The Bridge World offers honest reviews of bridge books, software, and other related products. The reviews tell you what the staff thinks is good (and for whom) and what it thinks isn't so good (and why). Individual descriptions often include both positive and negative points, and important issues that transcend a particular work are sometimes discussed within a review.

"There Must be a Way" (Master Point Press; 88 pages; paperback) by Andrew Diosy is different from almost all other bridge books in several significant ways. There are 52 deals, each presented as a double-dummy problem. However, although a few really are double-dummy problems--you can't get the solution by finding the best percentage play--most can be solved single-dummy. Unfortunately, even though the answers are presented in stages, the reader isn't told whether he is supposed to succeed as declarer or defender, nor is he told when he is supposed to find a technically correct, as opposed to a double-dummy, line of play or defense.

There must have been a way to present this material without frustrating the reader. The format is especially regrettable because the deals are very good. Most are at the advanced level. Almost every deal has at least one interesting point of single-dummy play or defense, or, if truly double-dummy in nature, has something beautiful to admire. One reason the deals are so good is that they have been carefully culled from many sources. We recognized most of the themes and several of the deals. Of course, we have read rather more bridge literature than the national average. You will have to judge how much is likely to be new to you.

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Bill Root's excellent treatise on defensive card play, "How to Defend a Bridge Hand" (originally reviewed in the May, 1994, issue) is now available in a paperback edition. . . a good buy for such a large book.

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We suggest you steer clear of Sally Brock's "Step by Step Overcalls" (Batsford; 143 pages; paperback). If what the author says is true, the gap between British and American methods regarding overcalls and advancing them is so great that it would require an international conference committee to span it. Can it really be that British players would take noninvitational part-score actions on hands we would treat as slam tries? It happens more than once here. Frightening! There are also problems with ideas that should cross the Atlantic no worse for wear, such as a misleading description of the Law of Total Tricks.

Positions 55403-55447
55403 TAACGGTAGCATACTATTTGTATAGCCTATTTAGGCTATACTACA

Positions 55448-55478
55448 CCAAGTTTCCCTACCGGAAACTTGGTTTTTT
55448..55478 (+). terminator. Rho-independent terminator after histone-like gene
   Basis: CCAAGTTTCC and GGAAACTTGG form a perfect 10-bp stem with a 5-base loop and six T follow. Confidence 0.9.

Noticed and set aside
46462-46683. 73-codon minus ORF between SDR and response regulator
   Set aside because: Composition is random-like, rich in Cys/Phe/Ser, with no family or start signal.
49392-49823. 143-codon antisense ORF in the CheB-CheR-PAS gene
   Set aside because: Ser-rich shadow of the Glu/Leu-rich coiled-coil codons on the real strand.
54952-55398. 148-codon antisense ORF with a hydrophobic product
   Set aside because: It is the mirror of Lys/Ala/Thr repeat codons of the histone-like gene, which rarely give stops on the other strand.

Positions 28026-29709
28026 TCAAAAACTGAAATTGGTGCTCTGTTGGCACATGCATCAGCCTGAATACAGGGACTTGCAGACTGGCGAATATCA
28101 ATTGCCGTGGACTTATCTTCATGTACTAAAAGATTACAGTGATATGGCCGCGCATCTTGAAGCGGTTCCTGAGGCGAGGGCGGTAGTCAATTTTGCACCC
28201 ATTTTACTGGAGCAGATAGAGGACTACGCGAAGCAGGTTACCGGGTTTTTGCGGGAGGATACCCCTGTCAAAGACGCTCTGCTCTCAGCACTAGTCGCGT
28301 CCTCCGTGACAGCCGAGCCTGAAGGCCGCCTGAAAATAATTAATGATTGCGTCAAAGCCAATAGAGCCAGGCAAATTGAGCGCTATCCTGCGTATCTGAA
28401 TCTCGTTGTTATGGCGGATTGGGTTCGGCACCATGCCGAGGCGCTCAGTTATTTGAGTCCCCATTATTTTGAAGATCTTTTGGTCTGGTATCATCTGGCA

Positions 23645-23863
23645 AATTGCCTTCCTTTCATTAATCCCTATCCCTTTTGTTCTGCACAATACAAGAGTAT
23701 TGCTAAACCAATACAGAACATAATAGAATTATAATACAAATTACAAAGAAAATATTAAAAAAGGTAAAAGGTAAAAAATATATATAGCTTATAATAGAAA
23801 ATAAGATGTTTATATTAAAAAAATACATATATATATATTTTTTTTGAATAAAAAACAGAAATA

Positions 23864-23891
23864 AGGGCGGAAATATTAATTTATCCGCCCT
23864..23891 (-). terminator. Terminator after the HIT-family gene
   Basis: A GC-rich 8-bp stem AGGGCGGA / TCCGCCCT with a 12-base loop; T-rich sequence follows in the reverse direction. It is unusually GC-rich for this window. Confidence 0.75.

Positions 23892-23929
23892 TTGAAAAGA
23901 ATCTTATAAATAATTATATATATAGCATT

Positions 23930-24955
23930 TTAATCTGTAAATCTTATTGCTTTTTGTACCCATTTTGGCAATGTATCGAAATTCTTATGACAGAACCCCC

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British books about bidding frequently require so many mental adjustments regarding methods for the American reader that it is not worth the work required to dig out the other ideas. However, that caveat does not apply to Alan Mould's "Step-by-Step Slam Bidding" (Batsford; 144 pages; paperback), a down-to-earth intermediate-level tutorial chock-a-block with good advice and sensible ways of looking at major ideas in bidding. The author's approach is practical--you win by knowing what you are doing and how to do it--and his style of presentation informal. The emphasis is on philosophy and general technique, so specific methods play only a minor role--that's why you need not use British methods to gain maximum benefit. When the author does discuss special conventions, he concentrates on a few fundamental ones that he believes are sound and frequently applicable.

Mould's proposed suggestion to simplify one's approach to certain fundamental questions related to artificial slam inquiries reminds us of a question we have been meaning to ask for a very long time: Would readers be interested in a discussion of when actions should be conventional (four notrump, for example), and which suit is agreed in key-card Blackwood? Or are these matters too dependent on each partnership's system for a general discussion to be helpful?

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At long last, we have a paperback edition of the late Hugh Kelsey's "Simple Squeezes" (Houghton-Mifflin; 120 pages; paperback). This is the first of the author's sequence of books covering all aspects of common squeeze play.

Here are a few excerpts from our October, 1985, review: "Tutorial . . . to introduce players who are advanced, but not yet expert, to the squeeze . . . better than most. . . . Terminology is kept to a minimum . . . ends with an excellent long quiz."

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We were a bit put off by the title of Terence Reese and David Bird's "All You Need to Know About Play" (Houghton Mifflin; 128 pages; paperback). Surely no one can fit all that into one book, or even a few books, we thought. Opening to the introduction, we toyed with the possibility that this was a reference book, giving listings of thousands of other . . . nah! So what does it mean? The authors claim this volume includes everything you need to know about play to be able to cope with declarer's and defender's problems on most deals. Oh!

Ignoring the hoopla, this is an intermediate-level text that deals mostly with fundamental ideas of card play. The writing is compact, forcing the reader to do a lot of the thinking--we think that's good. Unquestionably on the positive side, the authors instruct on deception ("being difficult" the British often call it) in parallel with pure technique. However, although this is a sound book, it is well below these authors' best efforts. There are mistakes in the descriptions of special partnership agreements, and the level of sophistication of the techniques described is uneven.